It was an odd time to throw in analytics and just felt like the response of a coach who was a little uncertain of how to make the critical decisions with conviction. With the play calling in his hands now, though, he has an opportunity to redeem himself going forward.
With the season essentially lost before the first kickoff because of coaching departures, impending NCAA involvement with sanctions, and the mass transfer exodus in the spring, the wins and losses don’t matter a ton in my book for evaluating Aguano. Decisions that likely played a major role in tipping the scales of momentum to your opponent carry a little more value.
DW: Aguano was put in a brutal position when he was named interim head-coach. Coming off of the Eastern Michigan loss and with three ranked opponents to follow, a 1-5 start seemed likely.
Instead, the Sun Devils have played well over their past three games, considering the circumstances. At one point in the fourth quarter in Los Angeles, they were only down 10, then they upset the then 18th-ranked Huskies at home.
The loss against Stanford severely hurt his case, but if a QB battle lights a spark and the team rallies around him, it will help build his case back up. Wins need to come as a result, however, even with tough tests waiting in UCLA, Washington State and Oregon State.
Aguano certainly has the backing of his coaching peers, as the Arizona Football Coaches association wrote a letter to the university to voice their support for Aguano.
Of course, it will be up to Ray Anderson and Co, and they will take their time in evaluating every option. If Aguano can at least make those conversations tough, he’ll have a chance.
KR: My tune hasn’t changed on this. Upon the announcement to make Aguano interim, I had said he needed to make a bowl game, and make a noticeable change in the program’s 100th-ranked 2023 recruiting class. Both of these were monumental tasks at the time given ASU was 1-2 and teams had already begun fielding recruiting classes for 2024 and beyond.
And that’s okay. Interim head coaches are placeholders, and there is little use taking a shortcut by making an internal hire based on a few impassioned press conferences and public appearances. Look what happened to the last guy who did that.
Ray Anderson and company need to do their due diligence.
Who are the biggest threats to the transfer portal?
DW: If one of the quarterbacks loses the job full-time, it wouldn’t be far-fetched to say the other would hit the portal and go somewhere where he would get more time under center.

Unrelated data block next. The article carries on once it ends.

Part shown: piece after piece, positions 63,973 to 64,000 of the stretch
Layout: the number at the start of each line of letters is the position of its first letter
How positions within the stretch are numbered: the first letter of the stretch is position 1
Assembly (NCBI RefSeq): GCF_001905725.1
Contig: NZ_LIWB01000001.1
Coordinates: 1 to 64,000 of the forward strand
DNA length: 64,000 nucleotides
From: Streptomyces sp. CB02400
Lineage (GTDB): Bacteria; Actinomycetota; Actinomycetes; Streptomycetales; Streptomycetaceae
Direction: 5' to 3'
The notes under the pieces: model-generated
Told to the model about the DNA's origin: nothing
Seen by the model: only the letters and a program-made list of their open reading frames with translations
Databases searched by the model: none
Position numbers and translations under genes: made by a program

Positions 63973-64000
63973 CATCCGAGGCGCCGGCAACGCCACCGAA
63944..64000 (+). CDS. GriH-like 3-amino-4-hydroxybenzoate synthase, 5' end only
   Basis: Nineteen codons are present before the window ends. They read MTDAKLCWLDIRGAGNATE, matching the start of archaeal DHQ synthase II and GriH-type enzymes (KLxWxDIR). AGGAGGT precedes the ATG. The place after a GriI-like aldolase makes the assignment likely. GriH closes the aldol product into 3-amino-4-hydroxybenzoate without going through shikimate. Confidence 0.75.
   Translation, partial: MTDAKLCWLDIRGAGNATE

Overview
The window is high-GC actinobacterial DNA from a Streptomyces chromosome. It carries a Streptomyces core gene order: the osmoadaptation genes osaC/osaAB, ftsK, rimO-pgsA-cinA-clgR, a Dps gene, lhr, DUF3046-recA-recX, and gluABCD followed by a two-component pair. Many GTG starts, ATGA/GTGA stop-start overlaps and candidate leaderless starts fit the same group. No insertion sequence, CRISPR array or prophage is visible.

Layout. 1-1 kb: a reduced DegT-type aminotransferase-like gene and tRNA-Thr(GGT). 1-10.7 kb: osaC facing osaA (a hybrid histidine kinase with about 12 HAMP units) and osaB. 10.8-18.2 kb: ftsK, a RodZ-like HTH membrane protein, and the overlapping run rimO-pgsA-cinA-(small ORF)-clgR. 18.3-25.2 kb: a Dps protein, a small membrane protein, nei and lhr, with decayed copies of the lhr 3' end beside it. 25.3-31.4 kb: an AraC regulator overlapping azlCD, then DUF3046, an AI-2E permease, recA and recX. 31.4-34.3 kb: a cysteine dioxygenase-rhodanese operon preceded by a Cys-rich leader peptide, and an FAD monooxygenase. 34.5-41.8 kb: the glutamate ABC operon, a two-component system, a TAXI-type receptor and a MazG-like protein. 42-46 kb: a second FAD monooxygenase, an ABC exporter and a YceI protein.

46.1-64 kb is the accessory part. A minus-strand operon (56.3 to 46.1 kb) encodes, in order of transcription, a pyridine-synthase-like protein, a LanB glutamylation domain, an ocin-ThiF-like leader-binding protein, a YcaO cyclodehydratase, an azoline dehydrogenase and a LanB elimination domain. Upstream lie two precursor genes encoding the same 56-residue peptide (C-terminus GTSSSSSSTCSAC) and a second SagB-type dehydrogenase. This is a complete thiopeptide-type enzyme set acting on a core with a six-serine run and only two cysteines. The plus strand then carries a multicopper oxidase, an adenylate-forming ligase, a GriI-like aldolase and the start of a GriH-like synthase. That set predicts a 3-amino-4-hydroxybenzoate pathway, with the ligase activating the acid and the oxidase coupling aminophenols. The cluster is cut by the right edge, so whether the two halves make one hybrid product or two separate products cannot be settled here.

Of course, that would be a decent problem for the Devils to have, as it means one stepped up enough to win the full-time job, even with losing the probable backup.
Elsewhere offensively, Daniyel Ngata could move on to become a feature back, but he also could take over in place of Xazavian Valladay.
Defensively, younger players who have shown flashes such as Joe Moore and Ed Woods have plenty of eligibility to play with if they feel they can better contribute and become a staple in a defense elsewhere.
Some players will likely make their decisions based on how the head coach search turns out, so it’s hard to speculate.
KR: Last offseason, 17 players hit the portal. After Herm Edwards’s departure, brothers Keon and Kejaun Markham joined the exodus. Will this coming offseason see as many players leave? To that extent, it is unlikely, but with the head coaching position in question, there will inevitably be some player turnover.
Wide receiver Elijhah Badger is on the cusp of college superstardom, and he will be a prime candidate for schools with heavy NIL collectives. Badger and fellow 2020 four-star recruit Daniyel Ngata are two of the most physically-gifted offensive players whose numbers, over the span of three seasons, do not match up with their talent.
Ngata averages 5.3 yards per-carry over the span of his collegiate career. This year, he has taken just 16.5% of all ASU rushing attempts, while accounting for 19.3% of the team’s total rushing offense. He could likely earn a spot as the number-one back at a mid-level Power-Five program.
Defensively, sophomores B.J. Green II and Jordan Clark continue their week-to-week improvement from last season, and have some eligibility to work with.
This is all speculation, but given their age and success, it has to cross their minds at some point.
JJ: Elijhah Badger has experienced a great deal while in Tempe, and remained more loyal than most. But as his star continues to rise, especially after his first 100+ yard receiving game against Stanford, there will be plenty of teams with an appetite to bolster their perimeter weapons taking a long look at him. If a bidding war breaks out in NIL collectives, it’s hard to see Arizona State winning that.
Daniyel Ngata was a vaunted recruit who has yet to materialize as a featured back. As everyone knows, the transfer portal is like a game of musical chairs, and one transfer can set off a domino effect leaving unexpected openings around the country.